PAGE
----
Baking ingredients. CC | Photo credit: Andrea Goh

The Four Ingredients of Progress

How to make lasting change, as explained by a baking metaphor.

At the Morning Shift Coalition, we help volunteers become activists by turning passion into action.

Every volunteer asks, “How can I help?”

Most organizations answer: Donate. Or call members of Congress. Protest. This is all good, but at the same time: Then what? After the initial thrill of that first donation, most people get tired, and without support we gradually return to our previous routine. We understand if we want to make a lasting change, a more seasoned approach is needed.

Our approach is called “The Four Ingredients of Progress.” In this essay, I am going to lay out a metaphor that describes the four types of work that are needed to make a lasting change in our towns. The metaphor provides a bit of flavor to our work, helps us remember the approach, and makes it easier to share with other people.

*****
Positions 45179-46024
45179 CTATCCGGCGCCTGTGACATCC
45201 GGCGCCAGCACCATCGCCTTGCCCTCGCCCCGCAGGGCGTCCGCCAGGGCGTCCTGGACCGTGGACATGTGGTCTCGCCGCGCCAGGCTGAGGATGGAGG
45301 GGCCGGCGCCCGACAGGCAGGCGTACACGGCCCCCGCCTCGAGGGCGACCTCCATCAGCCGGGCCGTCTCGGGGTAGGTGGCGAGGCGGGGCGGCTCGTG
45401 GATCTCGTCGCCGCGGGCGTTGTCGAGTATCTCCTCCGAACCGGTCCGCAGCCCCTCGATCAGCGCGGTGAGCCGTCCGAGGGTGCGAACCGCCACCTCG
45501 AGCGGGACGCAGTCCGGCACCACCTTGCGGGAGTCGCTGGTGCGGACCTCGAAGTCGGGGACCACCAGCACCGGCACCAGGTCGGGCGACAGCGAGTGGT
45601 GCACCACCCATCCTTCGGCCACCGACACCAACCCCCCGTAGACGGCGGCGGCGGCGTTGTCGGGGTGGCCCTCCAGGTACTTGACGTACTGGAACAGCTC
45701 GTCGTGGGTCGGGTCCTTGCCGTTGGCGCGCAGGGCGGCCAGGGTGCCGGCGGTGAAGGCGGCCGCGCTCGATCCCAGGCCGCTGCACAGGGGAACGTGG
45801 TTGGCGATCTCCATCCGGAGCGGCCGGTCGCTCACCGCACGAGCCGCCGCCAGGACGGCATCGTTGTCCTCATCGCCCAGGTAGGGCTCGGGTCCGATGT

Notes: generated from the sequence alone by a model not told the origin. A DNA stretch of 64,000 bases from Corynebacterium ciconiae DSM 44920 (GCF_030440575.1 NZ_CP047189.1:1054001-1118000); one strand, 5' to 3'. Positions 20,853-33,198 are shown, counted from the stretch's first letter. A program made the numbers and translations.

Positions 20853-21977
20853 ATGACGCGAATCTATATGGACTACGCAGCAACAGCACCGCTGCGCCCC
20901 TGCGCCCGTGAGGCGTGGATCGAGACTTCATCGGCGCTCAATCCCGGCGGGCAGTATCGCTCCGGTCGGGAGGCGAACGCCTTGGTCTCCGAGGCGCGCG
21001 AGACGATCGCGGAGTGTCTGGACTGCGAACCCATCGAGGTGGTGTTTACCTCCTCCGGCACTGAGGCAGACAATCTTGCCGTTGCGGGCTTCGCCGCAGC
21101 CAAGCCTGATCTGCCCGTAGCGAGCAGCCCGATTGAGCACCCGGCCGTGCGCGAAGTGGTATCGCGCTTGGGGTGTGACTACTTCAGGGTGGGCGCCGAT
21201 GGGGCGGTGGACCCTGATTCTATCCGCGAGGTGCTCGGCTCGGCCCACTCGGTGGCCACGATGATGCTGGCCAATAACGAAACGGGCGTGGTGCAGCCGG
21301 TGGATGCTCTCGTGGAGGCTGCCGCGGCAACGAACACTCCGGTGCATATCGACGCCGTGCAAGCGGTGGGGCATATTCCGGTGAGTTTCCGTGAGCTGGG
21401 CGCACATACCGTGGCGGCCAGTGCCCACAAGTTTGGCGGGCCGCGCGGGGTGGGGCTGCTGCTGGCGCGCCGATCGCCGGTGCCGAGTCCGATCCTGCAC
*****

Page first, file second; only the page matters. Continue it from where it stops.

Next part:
I’m going to guess that most people reading this have made cookies before. (If you haven’t, go ahead and make some now. I’ll wait.) As you know, it goes a bit like this, from start to finish:

  • You want some cookies, so you gather your ingredients. Maybe you have to go to a store.
  • Following a recipe (or some guidelines that you remember), and probably using some kitchen utensils, you make some cookie dough
  • You arrange the dough on a cookie sheet, and place it in a heated oven
  • You wait until the smell of cookies is in the air, and they have arrived

Now that we’re thinking about cookies, I’m going to put what we need into four categories. Any time we want to make cookies, we’ll need the following: